Hawaii's 2017 ranking for Business Tax Climate includes a lesson for the legislature
From Grassroot Institute, September 30, 2016
When I tell you that Hawaii's ranking changed in the Tax Foundation's 2017 State Business Tax Climate Index, you will probably brace yourself for bad news. After all, there are things that one gets used to after a while ... like death, taxes, and the Aloha State faring poorly in national competitiveness indices.
Today, however, I have good news. Hawaii improved its position in the Index, moving up from 30th to 26th overall. Sure, it's not where we most want to see our state (e.g. the top ten), but it's a step in the right direction. More significantly, it points to what we must do to continue that positive trend.
Despite our state's reputation as a difficult place to do business, it isn't the corporate tax rate that hurts us in these rankings. In fact, Hawaii's corporate tax rate is reasonably competitive, ranking 11th overall in the Tax Foundation's comparative index. Rather, the individual income tax rate, sales tax, and unemployment insurance tax are judged to hurt us most.
Income tax in particular is often cited as a negative in surveys of Hawaii's competitiveness. So it's no surprise that changes to the income tax are responsible for the state's sudden rise in the Tax Foundation ranking. After the expiration of temporary tax increases eliminated the top three individual income tax brackets and lowered the top marginal rate to 8.25%, Hawaii's rankings in this category rose from 37th to 31st. That change was enough to bump the state up four positions in the overall rankings.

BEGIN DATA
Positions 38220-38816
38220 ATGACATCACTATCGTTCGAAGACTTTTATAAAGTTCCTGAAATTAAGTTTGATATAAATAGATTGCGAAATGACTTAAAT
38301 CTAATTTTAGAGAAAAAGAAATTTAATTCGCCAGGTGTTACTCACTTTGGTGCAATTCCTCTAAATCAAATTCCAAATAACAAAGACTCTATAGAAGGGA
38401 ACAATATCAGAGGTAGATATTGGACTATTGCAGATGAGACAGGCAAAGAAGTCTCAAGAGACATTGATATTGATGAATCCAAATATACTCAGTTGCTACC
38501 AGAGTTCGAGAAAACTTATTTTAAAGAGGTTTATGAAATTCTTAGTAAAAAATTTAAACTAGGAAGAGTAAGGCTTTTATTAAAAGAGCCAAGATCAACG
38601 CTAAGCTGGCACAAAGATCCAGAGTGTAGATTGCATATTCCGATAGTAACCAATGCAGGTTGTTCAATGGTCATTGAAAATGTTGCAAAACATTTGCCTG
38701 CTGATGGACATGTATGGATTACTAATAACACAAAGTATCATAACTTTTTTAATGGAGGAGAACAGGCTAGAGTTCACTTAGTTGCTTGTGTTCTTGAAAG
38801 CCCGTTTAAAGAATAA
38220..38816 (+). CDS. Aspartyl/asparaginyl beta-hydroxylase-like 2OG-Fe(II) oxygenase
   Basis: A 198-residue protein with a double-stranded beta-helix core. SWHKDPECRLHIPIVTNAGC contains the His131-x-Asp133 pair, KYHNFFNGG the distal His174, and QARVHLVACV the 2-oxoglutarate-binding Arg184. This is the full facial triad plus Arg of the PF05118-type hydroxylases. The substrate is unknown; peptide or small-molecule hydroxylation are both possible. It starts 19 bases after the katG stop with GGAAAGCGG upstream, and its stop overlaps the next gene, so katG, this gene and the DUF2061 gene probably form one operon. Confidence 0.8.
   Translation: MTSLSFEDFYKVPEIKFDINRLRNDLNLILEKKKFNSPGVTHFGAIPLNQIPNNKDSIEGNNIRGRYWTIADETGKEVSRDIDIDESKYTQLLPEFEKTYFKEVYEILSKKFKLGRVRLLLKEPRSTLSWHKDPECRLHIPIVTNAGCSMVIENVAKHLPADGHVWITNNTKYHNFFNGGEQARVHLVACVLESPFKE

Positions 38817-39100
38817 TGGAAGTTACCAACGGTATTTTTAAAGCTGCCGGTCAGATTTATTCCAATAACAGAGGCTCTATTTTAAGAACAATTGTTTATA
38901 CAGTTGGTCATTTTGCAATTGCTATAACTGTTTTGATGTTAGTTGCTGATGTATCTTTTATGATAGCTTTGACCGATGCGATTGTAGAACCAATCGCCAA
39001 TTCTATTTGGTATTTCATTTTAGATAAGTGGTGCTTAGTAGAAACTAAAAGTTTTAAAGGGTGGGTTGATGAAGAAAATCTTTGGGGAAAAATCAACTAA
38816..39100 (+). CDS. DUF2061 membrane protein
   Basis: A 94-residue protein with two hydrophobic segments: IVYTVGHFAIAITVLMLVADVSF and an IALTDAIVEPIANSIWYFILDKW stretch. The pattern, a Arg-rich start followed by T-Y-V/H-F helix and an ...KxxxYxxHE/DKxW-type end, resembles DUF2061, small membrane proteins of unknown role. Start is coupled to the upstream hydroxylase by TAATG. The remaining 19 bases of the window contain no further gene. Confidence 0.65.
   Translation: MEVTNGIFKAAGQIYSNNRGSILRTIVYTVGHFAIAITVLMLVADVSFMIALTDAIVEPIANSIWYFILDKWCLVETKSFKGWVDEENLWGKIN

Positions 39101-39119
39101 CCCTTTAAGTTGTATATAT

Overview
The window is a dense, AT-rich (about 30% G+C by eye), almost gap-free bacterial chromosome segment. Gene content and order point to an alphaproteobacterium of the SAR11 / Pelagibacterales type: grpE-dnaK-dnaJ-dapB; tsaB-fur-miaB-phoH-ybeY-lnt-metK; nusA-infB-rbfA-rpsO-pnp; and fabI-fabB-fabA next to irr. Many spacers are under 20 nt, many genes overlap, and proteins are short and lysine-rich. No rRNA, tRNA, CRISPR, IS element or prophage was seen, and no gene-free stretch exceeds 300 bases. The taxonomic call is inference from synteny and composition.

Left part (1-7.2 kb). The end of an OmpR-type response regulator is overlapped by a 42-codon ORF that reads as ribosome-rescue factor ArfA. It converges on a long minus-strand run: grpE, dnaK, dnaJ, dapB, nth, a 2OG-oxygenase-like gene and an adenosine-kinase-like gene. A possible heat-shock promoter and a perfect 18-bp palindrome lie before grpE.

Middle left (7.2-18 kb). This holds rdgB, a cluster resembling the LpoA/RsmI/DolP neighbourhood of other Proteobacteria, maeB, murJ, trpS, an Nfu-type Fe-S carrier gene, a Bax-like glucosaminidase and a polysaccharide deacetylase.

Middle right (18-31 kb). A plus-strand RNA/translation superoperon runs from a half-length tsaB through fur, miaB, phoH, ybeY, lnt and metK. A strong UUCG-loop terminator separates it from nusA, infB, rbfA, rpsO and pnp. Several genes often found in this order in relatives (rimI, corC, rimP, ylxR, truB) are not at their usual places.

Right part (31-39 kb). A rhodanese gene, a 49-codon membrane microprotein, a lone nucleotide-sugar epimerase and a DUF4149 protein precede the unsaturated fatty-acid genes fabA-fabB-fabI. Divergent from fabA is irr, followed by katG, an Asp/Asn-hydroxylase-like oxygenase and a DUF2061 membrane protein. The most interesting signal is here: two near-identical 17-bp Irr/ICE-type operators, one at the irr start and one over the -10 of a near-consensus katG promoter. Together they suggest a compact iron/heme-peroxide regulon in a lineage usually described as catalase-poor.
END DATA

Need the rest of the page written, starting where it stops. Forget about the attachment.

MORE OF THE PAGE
Of course, there are any number of caveats that can be added here--it's an examination of business tax climate, not business climate or competitiveness in general; red tape and bureaucracy are a bigger barrier to business and entrepreneurship in Hawaii than corporate tax rates; there are other taxes not accounted for here that also affect the tax climate. Those are all good points, but there is also a valuable lesson here for state policymakers.
Every year, we see the legislature consider a number of different tax increases, many of which come with the promise that they will serve some great social or governmental good. However, if Hawaii's leaders really want to encourage growth, they will examine how to make Hawaii more competitive by lowering taxes on its citizens as a whole--not just provide tax cuts and credits for businesses.
From our high personal income tax to the regressive general excise tax, Hawaii demands too much from its taxpayers. If Hawaii can improve its business tax climate by doing nothing (i.e. allowing the tax increases to expire), imagine what we can do by reducing the individual tax burden across the board.
E hana kakou (Let's work together!),
Keli'i Akina, Ph.D.